He was still in the army when they married in 1947, helping to find low level Nazi officials in Occupied Germany and when he was demobbed, he returned to Moorhouses and I came along in 1951.
My father and his dad enjoyed their rugby league and I was taken along to Headingley when I was 5 or 6. My mother also liked the game although her father and brothers preferred Hunslet, then a major power in the game who played at Parkside, just off the Dewsbury Road and close to the Middleton Estate where they lived. But they liked their football as well…….
As I got into the 13 a side game, I began to recognise the players and formed a particular attachment to the Leeds stand off, Lewis Jones, a player who had been enticed up to Yorkshire from Welsh Rugby Union. He was a mercurial player with a great side step and body swerve and he could plant the ball over the posts from most parts of the pitch. He had cost the Loiners a lot of money (for those days) and was widely regarded as the star of a team that had several other very good players.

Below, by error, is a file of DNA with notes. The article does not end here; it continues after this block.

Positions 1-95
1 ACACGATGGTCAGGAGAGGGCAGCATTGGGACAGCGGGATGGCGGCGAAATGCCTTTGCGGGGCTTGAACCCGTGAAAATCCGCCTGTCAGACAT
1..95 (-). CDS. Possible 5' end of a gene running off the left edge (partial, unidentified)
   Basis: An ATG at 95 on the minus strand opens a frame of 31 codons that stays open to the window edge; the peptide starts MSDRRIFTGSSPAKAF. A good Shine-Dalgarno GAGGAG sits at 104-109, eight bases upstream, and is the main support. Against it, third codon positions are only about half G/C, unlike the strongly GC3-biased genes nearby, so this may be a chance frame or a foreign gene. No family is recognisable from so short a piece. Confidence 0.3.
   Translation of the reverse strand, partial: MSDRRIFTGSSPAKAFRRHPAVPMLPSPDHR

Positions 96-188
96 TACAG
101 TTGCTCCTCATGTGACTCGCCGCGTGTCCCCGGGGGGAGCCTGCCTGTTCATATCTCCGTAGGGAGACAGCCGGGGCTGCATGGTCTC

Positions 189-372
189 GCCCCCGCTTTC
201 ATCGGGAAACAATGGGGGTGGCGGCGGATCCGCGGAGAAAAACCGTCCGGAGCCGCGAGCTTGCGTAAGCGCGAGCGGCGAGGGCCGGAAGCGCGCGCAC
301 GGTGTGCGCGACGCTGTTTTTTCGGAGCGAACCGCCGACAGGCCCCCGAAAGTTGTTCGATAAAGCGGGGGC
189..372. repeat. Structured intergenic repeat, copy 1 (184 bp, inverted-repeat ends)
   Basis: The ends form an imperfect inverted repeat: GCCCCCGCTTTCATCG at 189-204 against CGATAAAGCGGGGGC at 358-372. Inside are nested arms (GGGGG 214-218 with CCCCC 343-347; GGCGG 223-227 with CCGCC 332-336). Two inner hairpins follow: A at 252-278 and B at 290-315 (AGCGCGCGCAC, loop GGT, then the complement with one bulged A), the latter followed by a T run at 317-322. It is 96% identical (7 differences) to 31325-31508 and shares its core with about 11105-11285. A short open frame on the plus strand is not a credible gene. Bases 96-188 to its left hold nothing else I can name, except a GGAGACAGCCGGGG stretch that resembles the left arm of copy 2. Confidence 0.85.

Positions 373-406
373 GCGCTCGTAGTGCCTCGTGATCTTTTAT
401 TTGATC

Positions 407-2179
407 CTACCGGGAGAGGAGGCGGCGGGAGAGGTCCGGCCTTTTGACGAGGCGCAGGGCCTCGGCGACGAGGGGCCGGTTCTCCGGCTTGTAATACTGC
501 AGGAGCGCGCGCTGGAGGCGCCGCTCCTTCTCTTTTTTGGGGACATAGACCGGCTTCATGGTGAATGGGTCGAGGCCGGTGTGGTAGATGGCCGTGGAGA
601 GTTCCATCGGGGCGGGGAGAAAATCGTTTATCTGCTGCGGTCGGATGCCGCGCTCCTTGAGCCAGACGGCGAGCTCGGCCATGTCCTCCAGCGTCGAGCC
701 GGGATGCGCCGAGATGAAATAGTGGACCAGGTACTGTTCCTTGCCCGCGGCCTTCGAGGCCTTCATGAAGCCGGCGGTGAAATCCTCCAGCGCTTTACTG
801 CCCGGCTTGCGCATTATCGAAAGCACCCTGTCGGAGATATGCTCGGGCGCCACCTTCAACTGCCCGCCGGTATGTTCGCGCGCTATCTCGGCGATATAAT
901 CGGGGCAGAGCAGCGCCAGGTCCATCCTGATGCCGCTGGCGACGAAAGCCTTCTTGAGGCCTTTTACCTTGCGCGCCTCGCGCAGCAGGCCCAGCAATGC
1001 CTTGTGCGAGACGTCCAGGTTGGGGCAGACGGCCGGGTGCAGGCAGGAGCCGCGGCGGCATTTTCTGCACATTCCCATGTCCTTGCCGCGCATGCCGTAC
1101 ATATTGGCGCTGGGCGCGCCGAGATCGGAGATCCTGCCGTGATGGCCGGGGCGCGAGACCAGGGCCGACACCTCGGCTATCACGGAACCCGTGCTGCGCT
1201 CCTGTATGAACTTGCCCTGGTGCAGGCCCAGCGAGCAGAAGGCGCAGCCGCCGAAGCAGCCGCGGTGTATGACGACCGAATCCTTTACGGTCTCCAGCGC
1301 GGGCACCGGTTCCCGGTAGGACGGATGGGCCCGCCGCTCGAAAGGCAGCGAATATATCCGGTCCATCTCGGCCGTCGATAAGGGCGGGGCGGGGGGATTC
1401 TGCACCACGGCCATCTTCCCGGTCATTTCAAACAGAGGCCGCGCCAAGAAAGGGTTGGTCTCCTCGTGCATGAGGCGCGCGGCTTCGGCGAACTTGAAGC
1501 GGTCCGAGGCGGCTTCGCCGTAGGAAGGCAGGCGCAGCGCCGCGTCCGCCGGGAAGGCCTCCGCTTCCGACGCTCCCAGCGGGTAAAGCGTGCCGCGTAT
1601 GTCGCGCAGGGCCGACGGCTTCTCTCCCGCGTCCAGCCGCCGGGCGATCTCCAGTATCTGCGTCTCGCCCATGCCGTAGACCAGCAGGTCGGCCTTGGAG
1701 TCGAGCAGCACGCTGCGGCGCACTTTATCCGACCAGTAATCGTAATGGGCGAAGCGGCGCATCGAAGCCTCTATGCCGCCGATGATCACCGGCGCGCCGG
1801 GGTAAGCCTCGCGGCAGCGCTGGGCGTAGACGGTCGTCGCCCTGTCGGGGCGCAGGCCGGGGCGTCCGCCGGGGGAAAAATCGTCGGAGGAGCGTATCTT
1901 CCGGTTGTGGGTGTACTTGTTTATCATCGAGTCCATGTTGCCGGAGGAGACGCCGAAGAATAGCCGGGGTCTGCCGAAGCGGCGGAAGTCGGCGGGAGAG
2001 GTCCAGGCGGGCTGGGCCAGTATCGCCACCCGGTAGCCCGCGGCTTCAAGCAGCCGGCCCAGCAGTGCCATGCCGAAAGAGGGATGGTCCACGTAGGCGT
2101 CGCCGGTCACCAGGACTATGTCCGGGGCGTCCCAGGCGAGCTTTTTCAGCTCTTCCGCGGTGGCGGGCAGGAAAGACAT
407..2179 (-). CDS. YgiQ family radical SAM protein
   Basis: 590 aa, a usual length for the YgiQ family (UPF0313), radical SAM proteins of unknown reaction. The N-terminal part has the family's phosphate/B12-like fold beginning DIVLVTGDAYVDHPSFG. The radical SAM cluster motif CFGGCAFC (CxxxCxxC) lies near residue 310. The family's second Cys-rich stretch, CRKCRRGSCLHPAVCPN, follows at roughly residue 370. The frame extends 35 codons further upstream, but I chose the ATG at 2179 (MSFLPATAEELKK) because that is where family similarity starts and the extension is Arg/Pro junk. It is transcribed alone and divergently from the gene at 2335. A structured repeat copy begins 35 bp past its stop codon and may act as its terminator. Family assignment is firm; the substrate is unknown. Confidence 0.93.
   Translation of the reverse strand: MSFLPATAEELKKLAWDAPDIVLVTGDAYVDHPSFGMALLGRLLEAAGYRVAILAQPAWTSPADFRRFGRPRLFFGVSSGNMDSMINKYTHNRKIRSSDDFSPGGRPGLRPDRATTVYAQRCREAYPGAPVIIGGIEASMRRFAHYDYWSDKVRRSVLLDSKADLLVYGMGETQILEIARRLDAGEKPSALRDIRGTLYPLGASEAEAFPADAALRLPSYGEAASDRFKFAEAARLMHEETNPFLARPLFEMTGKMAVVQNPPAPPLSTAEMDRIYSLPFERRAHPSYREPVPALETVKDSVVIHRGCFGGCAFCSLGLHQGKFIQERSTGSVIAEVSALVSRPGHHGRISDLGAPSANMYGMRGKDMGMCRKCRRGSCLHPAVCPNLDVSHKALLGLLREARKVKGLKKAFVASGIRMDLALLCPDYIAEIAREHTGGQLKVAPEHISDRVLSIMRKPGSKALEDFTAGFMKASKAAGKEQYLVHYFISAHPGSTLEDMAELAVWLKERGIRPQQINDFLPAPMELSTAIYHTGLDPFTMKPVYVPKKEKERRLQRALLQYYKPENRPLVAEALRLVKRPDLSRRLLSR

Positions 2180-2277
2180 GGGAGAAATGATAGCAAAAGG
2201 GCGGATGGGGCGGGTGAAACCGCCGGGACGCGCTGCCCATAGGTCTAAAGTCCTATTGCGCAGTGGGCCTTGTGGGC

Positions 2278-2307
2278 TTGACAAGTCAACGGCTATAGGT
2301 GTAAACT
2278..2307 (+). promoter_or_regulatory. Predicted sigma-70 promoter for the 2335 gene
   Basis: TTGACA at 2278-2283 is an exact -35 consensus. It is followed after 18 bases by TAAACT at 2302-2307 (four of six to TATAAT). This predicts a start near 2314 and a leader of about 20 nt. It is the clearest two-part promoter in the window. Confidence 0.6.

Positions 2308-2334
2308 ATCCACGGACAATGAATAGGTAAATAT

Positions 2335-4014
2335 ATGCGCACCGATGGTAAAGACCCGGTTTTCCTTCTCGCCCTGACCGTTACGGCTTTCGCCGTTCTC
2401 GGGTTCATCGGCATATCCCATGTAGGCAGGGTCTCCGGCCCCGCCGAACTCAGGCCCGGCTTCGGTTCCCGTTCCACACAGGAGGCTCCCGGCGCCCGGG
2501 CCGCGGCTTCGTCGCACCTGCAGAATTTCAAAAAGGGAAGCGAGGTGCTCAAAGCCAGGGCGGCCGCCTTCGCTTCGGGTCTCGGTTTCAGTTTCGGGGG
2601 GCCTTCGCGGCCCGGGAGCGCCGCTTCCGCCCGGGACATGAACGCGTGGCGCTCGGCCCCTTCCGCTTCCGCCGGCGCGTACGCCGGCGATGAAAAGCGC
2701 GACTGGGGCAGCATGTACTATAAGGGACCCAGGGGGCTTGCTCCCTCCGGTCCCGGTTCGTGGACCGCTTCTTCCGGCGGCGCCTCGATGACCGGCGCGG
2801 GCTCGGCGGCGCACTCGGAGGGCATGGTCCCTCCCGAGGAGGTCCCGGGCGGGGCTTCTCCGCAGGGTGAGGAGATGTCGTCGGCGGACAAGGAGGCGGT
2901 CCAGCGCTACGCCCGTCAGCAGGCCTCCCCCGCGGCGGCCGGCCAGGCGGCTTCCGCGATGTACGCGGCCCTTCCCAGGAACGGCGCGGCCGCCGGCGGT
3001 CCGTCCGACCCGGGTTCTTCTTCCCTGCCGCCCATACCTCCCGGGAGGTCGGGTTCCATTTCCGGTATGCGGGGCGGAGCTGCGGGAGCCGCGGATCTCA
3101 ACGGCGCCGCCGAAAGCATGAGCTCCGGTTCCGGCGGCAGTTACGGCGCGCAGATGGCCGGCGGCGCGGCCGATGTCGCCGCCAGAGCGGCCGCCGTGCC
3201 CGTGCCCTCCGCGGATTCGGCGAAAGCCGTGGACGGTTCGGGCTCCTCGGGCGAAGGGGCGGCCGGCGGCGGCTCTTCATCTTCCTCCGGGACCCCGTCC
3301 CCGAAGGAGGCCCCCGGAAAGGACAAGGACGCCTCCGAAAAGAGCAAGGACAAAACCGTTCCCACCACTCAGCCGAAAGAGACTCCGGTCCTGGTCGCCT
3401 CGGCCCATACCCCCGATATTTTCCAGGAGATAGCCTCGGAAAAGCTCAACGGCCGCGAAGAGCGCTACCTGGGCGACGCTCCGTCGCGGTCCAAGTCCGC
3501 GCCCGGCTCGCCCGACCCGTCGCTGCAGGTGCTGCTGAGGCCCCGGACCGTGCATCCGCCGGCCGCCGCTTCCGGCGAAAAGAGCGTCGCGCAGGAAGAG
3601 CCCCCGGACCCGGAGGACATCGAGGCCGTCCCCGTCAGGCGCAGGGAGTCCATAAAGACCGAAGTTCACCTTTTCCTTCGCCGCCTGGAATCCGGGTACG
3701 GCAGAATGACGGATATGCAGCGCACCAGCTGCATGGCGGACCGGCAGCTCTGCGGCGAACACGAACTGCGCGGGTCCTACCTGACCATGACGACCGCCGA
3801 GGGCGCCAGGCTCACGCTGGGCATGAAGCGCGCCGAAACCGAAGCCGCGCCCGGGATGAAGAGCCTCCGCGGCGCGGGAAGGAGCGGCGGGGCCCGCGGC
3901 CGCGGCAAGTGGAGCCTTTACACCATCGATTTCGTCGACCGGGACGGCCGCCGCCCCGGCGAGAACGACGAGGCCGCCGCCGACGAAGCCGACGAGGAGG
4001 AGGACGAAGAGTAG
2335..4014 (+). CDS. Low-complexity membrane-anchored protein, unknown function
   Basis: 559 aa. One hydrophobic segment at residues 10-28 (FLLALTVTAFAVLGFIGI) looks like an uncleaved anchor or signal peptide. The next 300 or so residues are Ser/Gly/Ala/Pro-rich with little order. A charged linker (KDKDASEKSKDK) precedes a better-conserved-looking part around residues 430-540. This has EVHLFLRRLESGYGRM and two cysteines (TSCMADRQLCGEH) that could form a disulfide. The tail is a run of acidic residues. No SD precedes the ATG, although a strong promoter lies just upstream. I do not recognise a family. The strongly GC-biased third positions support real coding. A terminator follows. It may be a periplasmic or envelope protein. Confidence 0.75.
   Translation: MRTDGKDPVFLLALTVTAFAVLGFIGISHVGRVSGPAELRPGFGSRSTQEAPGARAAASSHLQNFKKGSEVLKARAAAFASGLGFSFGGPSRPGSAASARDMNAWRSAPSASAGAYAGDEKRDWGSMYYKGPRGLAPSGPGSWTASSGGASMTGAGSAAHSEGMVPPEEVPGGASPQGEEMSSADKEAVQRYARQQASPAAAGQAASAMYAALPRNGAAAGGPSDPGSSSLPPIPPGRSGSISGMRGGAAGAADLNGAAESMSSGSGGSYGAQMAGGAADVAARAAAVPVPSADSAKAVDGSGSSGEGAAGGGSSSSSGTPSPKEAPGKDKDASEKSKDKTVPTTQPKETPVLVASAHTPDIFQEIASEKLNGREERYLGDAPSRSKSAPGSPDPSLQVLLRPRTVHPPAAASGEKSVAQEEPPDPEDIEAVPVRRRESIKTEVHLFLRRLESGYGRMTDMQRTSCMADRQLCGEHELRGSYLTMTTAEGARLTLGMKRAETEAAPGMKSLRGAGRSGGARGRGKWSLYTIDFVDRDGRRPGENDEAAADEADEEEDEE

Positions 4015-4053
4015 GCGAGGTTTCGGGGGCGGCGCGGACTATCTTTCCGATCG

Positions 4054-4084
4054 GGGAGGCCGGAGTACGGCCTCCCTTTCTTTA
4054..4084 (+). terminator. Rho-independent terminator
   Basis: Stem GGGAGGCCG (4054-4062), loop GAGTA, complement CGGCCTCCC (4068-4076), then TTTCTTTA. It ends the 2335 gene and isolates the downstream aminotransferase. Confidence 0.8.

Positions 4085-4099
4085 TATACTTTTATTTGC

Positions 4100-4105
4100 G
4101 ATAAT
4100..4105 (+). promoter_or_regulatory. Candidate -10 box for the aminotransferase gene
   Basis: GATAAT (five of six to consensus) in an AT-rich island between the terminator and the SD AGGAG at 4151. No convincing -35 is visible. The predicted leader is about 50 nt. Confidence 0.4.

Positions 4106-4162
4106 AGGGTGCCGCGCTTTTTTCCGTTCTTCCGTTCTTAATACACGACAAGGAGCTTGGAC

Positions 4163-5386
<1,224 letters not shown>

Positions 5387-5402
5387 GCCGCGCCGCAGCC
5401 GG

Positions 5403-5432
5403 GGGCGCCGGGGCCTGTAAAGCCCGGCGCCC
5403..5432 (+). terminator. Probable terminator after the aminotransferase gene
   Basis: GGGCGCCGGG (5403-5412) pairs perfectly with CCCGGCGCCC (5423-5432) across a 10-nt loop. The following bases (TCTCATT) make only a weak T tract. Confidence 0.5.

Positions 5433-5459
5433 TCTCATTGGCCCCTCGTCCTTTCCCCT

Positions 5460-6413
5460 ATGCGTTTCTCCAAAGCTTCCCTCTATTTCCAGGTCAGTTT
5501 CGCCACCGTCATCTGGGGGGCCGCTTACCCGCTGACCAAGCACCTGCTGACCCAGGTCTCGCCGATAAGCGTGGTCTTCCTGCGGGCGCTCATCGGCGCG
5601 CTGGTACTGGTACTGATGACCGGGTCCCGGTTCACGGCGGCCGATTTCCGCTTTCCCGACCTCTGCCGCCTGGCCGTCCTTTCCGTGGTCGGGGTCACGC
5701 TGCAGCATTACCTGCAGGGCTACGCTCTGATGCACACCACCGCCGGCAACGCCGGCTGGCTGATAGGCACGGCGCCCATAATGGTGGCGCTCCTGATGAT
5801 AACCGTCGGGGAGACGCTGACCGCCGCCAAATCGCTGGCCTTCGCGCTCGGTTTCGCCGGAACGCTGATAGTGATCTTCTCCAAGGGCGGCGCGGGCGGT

On the other side of the city, Leeds United also had a Welsh super star in John Charles. Both he and Lewis Jones came from the Swansea area – Charles from the city, Jones from the small town of Gorseinon and they both captivated the fans of their clubs to become true legends. Throw in Geoff Gunney at Hunslet and you had three solid, working class heroes who reflected the gritty nature of what was then a sooty, smelly and rather dreary city.
For some reason my Grandad Worthy and my Uncle Ken decided to take me to Elland Road on this particular day.
Leeds RLFC must have been playing away and I may have been staying with the Worthy branch of the family in Middleton. Ken lived nearby and I always got on well with him. He liked his sport, sometimes took me to the other side of Headingley for cricket and knew one or two rugby league players through his work. We probably caught the No.29 bus which dropped us at the top of Beeston Hill and walked down the hill to Elland Road. United had floodlights, quite small ones which were similar to the original Roker Park ones and they were impressive as rugby league and floodlights had not made that acquaintance yet.